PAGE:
When Justin Simien wrote Dear White People, his 2014 satire about racism at Ivy League schools, he got remarkably close to saying something truly special. In a relatively short film, he dug into racism, colorism, the limits of satire and parody, blackface, intersectional identity, queerness and interracial dating. From a pure ambition level, it was a remarkable feat.
Frankly, considering all that was on his plate, it's impressive Simien turned out as good a film as Dear White People is. But there was something that felt incomplete about that movie — like Simien didn't quite get to explore all he wanted to. Luckily, Simien gets another shot with the Netflix adaptation of Dear White People, out April 28. Good news: It's even better than the movie.
Dear White People is one of the most dramatically fulfilling shows of the year, one that never loses its sense of humor. It's smart, perceptive, and deeply conscious without becoming preachy. It already feels a bit destined to fall under the radar, coming on the heels of a cascade of new TV in April, but it shouldn't. This is one of the most urgent, powerful series on TV right now.
It's a bit difficult to write about Dear White People ahead of its release, largely because of an embargo from Netflix on what happens in the series' fifth episode. Suffice it to say that something that radically changes the series' aim and focus takes place, and everything that comes after it is quite excellent. The fifth episode itself is the best episode of TV I've watched this year, and I'll be writing about it in full come April 28.
For now, however, we'll focus on the first four episodes — which are uniformly good, if not quite as stellar as what's ahead. This isn't Girlboss, which takes a giant leap in quality from episodes three to four, but Dear White People is yet another Netflix series that takes a minute to get going.
Each episode of the season focuses on one of its main characters. The first follows Sam, protagonist of the Dear White People film, in the days after the all-too-realistic blackface party depicted in the movie's climactic scenes. This series seemingly takes place in a slightly alternate universe as the film: Most of the main players are the same, but most look a bit different (only Brandon P. Bell and Marque Richardson return from the film as Troy and Reggie, respectively), and some events transpire in a different order. The epilogue from the film is all but ignored in favor of a whole new what-if after the party.
Sam is as furious and funny as she was in the movie, though Logan Browning gives her a bit more depth than Tessa Thompson was able to in the movie, largely because Browning has more time to do so. She's given a new best friend — Joelle, a welcome addition — and Simien uses the series to delve deeper on how her mixed race heritage affects her identity, both to herself and to others.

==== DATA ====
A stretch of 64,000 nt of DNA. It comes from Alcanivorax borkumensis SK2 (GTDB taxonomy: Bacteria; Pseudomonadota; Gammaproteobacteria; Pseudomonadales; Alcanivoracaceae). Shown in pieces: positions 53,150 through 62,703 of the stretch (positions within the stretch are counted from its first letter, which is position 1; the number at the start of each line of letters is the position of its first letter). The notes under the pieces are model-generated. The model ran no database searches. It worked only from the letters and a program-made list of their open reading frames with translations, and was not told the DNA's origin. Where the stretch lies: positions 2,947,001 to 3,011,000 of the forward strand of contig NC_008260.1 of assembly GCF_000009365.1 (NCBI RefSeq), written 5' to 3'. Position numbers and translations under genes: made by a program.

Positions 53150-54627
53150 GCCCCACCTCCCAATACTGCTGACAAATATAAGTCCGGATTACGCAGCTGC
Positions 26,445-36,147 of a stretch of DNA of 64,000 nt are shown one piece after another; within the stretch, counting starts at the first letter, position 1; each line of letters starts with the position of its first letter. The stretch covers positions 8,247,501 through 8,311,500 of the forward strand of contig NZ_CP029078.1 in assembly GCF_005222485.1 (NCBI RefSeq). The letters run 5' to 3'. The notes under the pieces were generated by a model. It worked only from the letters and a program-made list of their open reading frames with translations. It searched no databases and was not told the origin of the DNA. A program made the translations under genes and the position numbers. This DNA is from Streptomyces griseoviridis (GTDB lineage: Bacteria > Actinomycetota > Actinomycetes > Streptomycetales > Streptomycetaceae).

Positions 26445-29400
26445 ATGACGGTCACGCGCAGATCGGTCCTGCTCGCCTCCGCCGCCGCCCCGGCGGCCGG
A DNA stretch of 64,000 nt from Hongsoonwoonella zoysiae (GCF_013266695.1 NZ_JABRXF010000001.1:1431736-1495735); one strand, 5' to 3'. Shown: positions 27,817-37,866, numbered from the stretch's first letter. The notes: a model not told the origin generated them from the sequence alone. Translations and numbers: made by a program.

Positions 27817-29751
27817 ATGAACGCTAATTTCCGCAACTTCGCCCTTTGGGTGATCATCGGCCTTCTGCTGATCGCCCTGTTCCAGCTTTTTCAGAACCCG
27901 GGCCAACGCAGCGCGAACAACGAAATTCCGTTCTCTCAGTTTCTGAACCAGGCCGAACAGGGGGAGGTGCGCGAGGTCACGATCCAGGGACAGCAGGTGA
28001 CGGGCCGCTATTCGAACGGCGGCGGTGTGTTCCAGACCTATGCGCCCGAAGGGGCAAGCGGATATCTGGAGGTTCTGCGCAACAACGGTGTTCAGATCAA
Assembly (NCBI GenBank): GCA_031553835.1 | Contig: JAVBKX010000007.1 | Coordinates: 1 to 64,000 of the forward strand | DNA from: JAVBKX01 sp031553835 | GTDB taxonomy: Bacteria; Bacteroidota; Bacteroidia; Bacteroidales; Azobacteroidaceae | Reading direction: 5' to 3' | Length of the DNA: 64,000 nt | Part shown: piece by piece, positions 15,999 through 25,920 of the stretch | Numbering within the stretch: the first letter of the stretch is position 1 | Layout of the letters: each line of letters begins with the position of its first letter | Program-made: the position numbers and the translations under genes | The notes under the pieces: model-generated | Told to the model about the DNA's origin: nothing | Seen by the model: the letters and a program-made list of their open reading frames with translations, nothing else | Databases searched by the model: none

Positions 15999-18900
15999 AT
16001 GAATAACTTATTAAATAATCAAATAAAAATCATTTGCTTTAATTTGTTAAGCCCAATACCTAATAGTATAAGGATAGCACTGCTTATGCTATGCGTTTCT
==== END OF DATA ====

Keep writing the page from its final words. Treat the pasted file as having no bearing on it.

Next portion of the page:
Other episodes follow characters like Lionel, a gay journalist who takes a more active role in the series than in the movie, and Troy, whose Mr. Perfect exterior is challenged and broken down throughout the series. All but one main character (Joelle, sadly) receives at least one focus episode, which is a smart way to get in everyone's heads while still progressing the story along.
Simien and his writing team give his satire the same bite as it had in the film, but there's a bit more to balance the heart of the narrative with how successfully the show lampoons collegiate life. Additionally and thankfully, the role of the university president's son Kurt has been drastically reduced from the movie, taking away any one, clear antagonist.
Instead, Dear White People focuses on systemic and cultural racism as these students' true enemy. The conflict arises in how differently each of them views the problem, and how their attempts to solve the problem come into conflict. No one is wholly right, and everyone thinks the others are in the wrong.
This makes for a challenging, funny, compelling series, one that only gets better as it goes along. Dear White People is remarkably bingeable — I wound up watching the last eight episodes in one sitting — but don't mistake it for being easy. Simien appears to have told the story here he wanted to tell with the film back in 2014, and it's a thrill to see such a singular vision come together.
And not to beat a dead horse, but stick with it through episode five at the very least. It's a small investment, and the reward is incredible.
Dear White People season one hits Netflix April 28.
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